Mobile telephone coverage is effectively national in near urban areas although the mountainous terrain means that outside the urban areas, and especially away from the main highway system, coverage does have huge dead patches. Do not rely on mobile phones in hilly or mountainous terrain. Mobile telephone users can call 555 only to report Non-emergency traffic safety incidents, such as a breakdown, road hazard or non-injury car crash, to the Police. There are currently three major mobile carriers in New Zealand.

  • Telecom operates a UMTS (3G) network, named XT Network, nationwide on 850MHz with supplementary 2100MHz in metropolitan areas. (the same frequencies as Telstra in Australia and AT&T in the U.S.)
  • Vodafone operates a GSM network on 900MHz/2100 MHz and a UTMS (3G) network operates nationwide 900MHz with supplementary 2100MHz coverage.
  • 2degrees operates a UMTS (3G) network (2100MHz) in Auckland, Wellington, and Christchurch, with supplementary GSM coverage provided elsewhere by Vodafone.

A prepaid sim-card connection pack with $10 credit from Telecom or Vodafone costs around $30, and prepaid sim-cards from 2degrees cost $10. Telecom has broader coverage in remote areas away from major cities compared to Vodafone and 2degrees.

Post

Most areas have dedicated PostShops, however stamps can also be bought at grocery shops, supermarkets and book stores. There are two main formats for domestic mail, namely Standard Post and Fast Post. Fast Post is used next day delivery between major towns and cities (two days from rural areas), whereas Standard Post will take a few working days to deliver nationwide. Standard costs NZ$0.50 for letters/postcards (NZ$0.80 for larger envelopes), Fast Post costs NZ$0.80 (NZ$1.20 for larger envelopes). International mail takes about 3-6 days to Australia (NZ$1.50), and 6-12 days to Europe, Asia and the United States (NZ$2). Post boxes are white, red and black and can be found in many areas throughout towns and cities, including information about when their contents are collected. Most post offices and smaller post shops have opening hours from 9:00am to 5:00pm Monday to Friday, and 9:00am to 12:30pm on Saturday. You can buy stamps here, or at newsagents and general stores. For parcels, you can use the NZ Post or otherwise courier companies like TNT, DHL, UPS or FedEx.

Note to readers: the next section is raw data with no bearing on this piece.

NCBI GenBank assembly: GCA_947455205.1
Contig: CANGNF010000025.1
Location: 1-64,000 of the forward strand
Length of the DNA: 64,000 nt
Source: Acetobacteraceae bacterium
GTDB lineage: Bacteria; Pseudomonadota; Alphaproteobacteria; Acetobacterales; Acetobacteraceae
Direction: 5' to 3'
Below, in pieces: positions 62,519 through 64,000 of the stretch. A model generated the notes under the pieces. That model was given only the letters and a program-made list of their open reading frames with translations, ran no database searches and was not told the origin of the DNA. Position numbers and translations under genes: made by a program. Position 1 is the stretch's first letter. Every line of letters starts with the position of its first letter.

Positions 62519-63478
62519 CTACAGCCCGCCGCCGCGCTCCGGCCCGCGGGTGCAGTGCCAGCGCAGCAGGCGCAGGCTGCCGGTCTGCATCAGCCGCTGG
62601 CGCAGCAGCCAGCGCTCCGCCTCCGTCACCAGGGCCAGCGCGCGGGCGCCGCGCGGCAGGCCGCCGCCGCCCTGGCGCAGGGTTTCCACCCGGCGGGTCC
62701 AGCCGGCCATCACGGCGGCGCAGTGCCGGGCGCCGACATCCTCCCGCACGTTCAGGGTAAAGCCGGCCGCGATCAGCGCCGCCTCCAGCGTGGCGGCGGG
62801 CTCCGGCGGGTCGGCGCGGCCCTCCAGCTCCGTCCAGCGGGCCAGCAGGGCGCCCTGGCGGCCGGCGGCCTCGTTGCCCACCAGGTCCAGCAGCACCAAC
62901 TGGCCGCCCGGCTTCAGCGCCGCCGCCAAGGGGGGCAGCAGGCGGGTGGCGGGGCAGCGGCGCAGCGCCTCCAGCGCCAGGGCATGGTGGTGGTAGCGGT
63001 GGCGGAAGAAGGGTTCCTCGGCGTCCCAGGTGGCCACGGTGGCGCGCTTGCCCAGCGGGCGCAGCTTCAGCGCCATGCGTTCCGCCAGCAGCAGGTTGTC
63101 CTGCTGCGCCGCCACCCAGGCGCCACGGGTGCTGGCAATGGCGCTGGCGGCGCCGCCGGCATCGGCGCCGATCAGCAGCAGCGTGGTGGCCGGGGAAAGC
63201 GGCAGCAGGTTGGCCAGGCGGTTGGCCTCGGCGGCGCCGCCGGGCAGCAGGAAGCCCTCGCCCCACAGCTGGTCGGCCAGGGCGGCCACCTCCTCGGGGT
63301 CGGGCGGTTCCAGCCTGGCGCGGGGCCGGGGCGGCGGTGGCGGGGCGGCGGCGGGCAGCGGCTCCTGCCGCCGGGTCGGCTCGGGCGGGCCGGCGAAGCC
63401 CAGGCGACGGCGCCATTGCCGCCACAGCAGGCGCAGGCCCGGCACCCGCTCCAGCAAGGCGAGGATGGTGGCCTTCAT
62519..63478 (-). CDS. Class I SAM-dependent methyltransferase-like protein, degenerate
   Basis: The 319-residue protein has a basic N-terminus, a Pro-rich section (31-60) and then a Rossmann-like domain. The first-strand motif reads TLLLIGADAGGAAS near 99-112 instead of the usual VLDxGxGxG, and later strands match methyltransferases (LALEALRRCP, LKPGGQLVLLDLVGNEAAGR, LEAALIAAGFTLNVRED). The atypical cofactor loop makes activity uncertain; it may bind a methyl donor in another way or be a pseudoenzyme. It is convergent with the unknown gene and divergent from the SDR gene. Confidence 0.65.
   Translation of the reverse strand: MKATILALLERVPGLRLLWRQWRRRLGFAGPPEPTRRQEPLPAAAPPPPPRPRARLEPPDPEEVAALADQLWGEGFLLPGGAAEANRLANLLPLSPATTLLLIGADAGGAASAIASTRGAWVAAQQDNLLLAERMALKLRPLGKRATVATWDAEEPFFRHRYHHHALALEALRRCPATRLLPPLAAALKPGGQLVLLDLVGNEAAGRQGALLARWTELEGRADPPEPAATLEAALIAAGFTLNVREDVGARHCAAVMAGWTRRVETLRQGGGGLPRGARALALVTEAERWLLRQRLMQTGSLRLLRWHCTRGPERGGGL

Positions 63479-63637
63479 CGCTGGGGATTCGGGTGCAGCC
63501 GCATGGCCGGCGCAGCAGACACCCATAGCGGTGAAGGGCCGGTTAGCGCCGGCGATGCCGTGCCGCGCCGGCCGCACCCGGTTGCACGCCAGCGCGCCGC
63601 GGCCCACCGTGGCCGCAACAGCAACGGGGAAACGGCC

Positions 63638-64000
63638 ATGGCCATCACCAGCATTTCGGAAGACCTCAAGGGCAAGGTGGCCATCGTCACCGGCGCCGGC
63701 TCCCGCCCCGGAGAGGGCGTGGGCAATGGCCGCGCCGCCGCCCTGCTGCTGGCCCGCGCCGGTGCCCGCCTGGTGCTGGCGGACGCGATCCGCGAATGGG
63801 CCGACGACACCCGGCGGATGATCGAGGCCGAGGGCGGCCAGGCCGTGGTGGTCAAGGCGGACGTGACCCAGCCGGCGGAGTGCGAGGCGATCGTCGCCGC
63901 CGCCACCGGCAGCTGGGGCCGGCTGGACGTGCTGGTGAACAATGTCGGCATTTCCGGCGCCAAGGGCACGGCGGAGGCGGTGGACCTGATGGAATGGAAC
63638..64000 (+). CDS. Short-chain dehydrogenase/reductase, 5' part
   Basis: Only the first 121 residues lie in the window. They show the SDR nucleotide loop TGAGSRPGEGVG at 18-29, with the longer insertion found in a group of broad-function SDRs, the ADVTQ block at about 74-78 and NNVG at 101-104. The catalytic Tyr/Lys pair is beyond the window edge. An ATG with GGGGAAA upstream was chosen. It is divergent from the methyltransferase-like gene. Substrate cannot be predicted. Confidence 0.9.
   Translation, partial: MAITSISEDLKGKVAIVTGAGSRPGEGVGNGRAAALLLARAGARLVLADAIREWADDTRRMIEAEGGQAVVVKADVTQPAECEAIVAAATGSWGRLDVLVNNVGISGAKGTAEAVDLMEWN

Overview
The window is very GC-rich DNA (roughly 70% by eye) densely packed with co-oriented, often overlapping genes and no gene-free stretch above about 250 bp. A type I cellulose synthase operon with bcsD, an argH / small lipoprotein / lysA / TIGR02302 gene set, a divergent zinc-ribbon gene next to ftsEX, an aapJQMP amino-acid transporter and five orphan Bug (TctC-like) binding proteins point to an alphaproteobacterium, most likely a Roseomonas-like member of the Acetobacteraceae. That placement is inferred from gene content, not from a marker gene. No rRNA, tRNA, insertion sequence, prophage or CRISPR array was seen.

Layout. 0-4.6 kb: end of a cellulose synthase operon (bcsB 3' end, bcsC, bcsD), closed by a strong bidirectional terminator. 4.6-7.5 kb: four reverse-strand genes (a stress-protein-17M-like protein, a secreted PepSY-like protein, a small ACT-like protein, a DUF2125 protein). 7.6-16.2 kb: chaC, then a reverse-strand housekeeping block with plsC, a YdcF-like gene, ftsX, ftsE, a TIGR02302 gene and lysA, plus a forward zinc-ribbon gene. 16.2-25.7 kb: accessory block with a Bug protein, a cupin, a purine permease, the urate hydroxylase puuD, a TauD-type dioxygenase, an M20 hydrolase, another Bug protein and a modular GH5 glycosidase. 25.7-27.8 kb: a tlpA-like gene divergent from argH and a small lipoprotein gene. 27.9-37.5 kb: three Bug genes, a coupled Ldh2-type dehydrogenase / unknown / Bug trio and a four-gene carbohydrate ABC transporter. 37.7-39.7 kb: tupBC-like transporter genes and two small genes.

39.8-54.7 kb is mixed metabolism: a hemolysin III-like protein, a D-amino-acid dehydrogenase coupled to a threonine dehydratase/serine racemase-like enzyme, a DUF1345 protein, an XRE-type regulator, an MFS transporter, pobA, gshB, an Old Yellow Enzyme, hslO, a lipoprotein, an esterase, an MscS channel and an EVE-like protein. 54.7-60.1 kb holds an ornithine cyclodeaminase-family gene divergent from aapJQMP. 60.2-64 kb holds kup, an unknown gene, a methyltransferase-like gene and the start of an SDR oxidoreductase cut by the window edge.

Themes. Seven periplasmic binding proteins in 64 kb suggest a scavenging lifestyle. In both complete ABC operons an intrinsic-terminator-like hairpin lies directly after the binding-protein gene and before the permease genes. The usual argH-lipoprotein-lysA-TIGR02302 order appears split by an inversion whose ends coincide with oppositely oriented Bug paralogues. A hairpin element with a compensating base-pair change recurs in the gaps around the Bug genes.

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Accommodation in Blenheim (New Zealand)

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This is version 7. Last edited at 7:06 on Aug 29, 16 by Utrecht. 7 articles link to this page.